Yesterday, our family went by to see two of my dearest old friends in the world. Earl and Jeannie Holloway are two of the dearest people in the world to me.
Our story together goes back several years. I was fourteen years old and was attending the first voice lesson of my life. Being a “true” Tennessean, I had the Southern draw to prove it. The song selected for that first voice lesson was, “No One Ever Cared for Me Like Jesus.” Due to my horrid vocal technique and Southern draw that was not excluded to my speaking voice, I didn’t make it past the first line of the song. “Hot dawg, son!” Mr. Holloway must have said one hundred times! “I am not going back to see that mean man,” I said.
Well, I did go back. I went back until that man became my best friend. I trained with him for many years. He taught me how to sing, how to lead music, how to conduct choir, how to love your wife and how to live. I will forever be indebted to him for his influence and his love. He has never ceased to be a fountain of encouragement and love. He helped me to believe I was special to God and could be used by God.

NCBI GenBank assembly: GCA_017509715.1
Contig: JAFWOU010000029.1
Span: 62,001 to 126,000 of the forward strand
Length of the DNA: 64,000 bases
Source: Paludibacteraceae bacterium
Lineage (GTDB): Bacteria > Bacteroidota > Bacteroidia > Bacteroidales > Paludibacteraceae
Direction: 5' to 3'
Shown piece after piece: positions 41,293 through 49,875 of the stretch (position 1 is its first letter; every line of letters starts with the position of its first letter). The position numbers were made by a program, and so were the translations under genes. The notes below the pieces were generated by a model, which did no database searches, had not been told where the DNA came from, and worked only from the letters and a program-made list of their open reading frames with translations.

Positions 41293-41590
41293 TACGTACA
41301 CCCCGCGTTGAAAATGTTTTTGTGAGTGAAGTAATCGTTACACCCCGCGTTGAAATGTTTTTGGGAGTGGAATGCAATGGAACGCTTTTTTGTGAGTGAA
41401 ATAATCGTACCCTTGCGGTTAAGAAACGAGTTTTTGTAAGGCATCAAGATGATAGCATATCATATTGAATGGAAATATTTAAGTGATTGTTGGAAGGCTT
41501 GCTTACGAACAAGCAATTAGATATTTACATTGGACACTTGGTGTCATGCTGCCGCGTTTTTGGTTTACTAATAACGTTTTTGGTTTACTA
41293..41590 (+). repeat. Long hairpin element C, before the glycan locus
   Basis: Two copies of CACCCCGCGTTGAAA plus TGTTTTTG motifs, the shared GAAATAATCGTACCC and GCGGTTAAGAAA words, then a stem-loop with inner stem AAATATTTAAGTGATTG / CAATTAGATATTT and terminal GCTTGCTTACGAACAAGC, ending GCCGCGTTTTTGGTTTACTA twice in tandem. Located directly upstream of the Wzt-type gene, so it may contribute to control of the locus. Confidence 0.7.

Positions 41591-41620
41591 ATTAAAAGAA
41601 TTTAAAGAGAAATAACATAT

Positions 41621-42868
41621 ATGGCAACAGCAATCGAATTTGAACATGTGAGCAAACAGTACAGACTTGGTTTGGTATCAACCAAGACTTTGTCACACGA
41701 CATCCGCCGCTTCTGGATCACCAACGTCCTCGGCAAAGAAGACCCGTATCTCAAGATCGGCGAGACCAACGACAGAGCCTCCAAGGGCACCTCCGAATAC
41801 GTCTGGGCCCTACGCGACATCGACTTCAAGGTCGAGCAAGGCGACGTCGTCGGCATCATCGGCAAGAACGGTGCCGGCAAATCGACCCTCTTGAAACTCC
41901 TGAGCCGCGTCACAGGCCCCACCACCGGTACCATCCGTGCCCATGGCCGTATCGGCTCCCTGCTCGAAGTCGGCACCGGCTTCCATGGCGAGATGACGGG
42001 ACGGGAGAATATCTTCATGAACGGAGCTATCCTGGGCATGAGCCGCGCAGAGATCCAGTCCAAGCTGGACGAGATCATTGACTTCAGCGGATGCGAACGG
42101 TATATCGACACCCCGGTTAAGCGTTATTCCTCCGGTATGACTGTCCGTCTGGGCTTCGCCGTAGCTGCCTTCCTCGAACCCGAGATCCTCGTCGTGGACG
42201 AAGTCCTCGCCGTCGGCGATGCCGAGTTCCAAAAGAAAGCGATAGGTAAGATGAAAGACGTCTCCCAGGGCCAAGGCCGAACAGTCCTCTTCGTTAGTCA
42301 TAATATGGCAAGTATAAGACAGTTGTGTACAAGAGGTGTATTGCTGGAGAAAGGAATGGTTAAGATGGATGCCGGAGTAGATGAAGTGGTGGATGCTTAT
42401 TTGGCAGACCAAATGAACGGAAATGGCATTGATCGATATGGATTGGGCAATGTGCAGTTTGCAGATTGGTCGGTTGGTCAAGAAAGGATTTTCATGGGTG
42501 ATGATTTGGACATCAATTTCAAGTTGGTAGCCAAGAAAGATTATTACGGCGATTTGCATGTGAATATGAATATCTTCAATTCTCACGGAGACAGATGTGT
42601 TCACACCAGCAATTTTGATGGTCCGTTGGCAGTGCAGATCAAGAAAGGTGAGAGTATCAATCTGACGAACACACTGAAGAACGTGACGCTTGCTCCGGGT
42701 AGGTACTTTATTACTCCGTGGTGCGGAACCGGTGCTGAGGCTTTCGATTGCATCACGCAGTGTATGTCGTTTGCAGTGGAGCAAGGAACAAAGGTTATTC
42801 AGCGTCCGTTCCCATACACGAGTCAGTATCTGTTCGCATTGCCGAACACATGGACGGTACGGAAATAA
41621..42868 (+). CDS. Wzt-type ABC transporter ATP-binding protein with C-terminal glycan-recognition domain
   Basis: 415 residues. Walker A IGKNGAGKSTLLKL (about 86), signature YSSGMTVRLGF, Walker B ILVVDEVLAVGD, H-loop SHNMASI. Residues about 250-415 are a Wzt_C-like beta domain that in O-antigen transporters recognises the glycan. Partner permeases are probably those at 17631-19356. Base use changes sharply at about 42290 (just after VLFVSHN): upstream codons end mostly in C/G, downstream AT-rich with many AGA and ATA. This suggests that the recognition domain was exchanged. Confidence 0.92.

It is in the spirit of his influence on me that I invest so much of my life in people. I am what I am by the grace of God given through his servants. Others deserve the same.
Mr. Holloway will be 88 on his next birthday. This past year he finally resigned his leadership of the Crown College Choir. His shoes are those that could never be filled. Living so far away, I did not know if this may be the last time to see him face-to-face. When I left I only said, “I’ll see you again.” Thank God, that event may not be on this side, but I am sure to be in that Heavenly choir with him who taught me to sing on this side.
His resignation makes me ask one more question: who will take his baton and keep leading men to God? When we left someone said, “They just don’t make men like that anymore.” I understand the expression; society is incapable of producing such men, but God can. If you or I could be half the man he has been, we would be sure to hear Christ say, “Well done.”